Richard Rodgers and Oscar Hammerstein II created a musical adaptation of the fairy tale which was filmed and broadcast on television in three different adaptations. The score includes the songs Cinderella's solo "In My Own Little Corner," the duet with her fairy godmother "It's Possible" and the love duet "Ten Minutes Ago." The first adaptation starred Julie Andrews in the title role alongside Kaye Ballard, Alice Ghostley, Edie Adams and John Cypher.
Brandy Norwood stepped into the glass slippers in 1997 in another TV broadcast that starred Whitney Houston as her fairy godmother and Broadway veterans Bernadette Peters as her stepmother, Victor Garber as the King and Whoopi Goldberg as the queen. This Cinderella is kind and generous, first meeting the Prince when she gives him a drink of water from the well in her yard, but also stronger and more independent than her predecessors.
This 1998 live-action film introduced audiences to a more modern-day heroine named Danielle who, as a young child, is a tomboy and loves to play in the mud. After her father's death, she grows into a politically active young woman who is willing to fight for the rights of servants and whose most treasured possession is her father's copy of Thomas More's "Utopia." In a historical twist, the "fairy godmother" role is filled by the artist Leonardo da Vinci, who helps Danielle with her outfit for the ball.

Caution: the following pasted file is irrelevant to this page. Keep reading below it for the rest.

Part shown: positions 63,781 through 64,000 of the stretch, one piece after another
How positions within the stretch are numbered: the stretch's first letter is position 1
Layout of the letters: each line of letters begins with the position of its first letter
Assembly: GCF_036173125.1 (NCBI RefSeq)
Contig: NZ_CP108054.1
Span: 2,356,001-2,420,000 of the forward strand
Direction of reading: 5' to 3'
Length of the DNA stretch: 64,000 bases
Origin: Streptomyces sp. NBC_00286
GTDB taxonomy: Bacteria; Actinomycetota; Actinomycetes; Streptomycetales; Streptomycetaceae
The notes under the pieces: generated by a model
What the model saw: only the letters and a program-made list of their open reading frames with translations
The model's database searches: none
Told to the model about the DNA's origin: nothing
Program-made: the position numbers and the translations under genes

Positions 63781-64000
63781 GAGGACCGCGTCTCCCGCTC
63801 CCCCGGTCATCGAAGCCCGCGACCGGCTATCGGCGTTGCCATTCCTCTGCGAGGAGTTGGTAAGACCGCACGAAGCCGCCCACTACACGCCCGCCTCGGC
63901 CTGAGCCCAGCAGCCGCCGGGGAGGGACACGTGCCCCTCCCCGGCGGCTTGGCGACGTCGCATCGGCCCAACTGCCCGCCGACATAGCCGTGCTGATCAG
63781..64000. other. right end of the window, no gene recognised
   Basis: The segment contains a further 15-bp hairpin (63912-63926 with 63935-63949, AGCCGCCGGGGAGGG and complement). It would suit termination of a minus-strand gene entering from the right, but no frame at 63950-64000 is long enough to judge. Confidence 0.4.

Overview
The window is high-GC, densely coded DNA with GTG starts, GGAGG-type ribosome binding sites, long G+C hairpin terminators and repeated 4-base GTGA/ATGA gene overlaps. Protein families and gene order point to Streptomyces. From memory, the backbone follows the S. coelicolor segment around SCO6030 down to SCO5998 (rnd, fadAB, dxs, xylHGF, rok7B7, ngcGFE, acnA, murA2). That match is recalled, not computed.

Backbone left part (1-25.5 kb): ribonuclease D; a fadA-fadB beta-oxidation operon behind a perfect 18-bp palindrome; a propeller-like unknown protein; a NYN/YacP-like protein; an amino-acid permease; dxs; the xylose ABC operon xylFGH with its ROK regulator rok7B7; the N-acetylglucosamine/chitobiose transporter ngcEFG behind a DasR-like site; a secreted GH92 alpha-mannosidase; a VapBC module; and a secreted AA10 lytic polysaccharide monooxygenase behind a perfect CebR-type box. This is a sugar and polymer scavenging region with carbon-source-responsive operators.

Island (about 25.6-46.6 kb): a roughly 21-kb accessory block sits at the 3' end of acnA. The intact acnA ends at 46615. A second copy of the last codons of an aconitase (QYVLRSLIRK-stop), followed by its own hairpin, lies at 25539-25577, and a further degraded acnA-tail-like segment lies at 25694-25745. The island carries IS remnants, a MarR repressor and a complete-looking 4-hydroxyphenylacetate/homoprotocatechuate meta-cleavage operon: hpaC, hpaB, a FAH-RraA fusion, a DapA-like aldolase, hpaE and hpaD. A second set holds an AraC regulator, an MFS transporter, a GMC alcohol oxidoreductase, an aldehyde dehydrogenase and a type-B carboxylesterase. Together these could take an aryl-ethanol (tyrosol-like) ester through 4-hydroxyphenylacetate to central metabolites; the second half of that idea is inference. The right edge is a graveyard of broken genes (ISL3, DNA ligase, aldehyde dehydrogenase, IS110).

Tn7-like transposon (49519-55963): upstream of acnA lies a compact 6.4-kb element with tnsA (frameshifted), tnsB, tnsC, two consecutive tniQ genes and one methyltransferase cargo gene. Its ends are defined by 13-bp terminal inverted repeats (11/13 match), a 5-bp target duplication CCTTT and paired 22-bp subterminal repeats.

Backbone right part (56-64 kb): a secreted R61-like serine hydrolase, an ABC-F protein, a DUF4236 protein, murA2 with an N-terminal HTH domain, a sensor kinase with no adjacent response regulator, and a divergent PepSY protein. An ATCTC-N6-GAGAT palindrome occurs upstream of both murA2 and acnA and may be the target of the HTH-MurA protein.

A stage musical adaptation of the movie will receive its world premiere at the Paper Mill Playhouse in May. Directed by Kathleen Marshall, the cast will be headed by two-time Tony winner Christine Ebersole as Baroness Rodmilla de Ghent, Tony Award nominee Tony Sheldon as Leonardo da Vinci, Emmy Award winner Charles Shaugnessy as King Francis, James Synder as Prince Henry and Drama Desk Award nominee Margo Seibert as Danielle de Barbarac.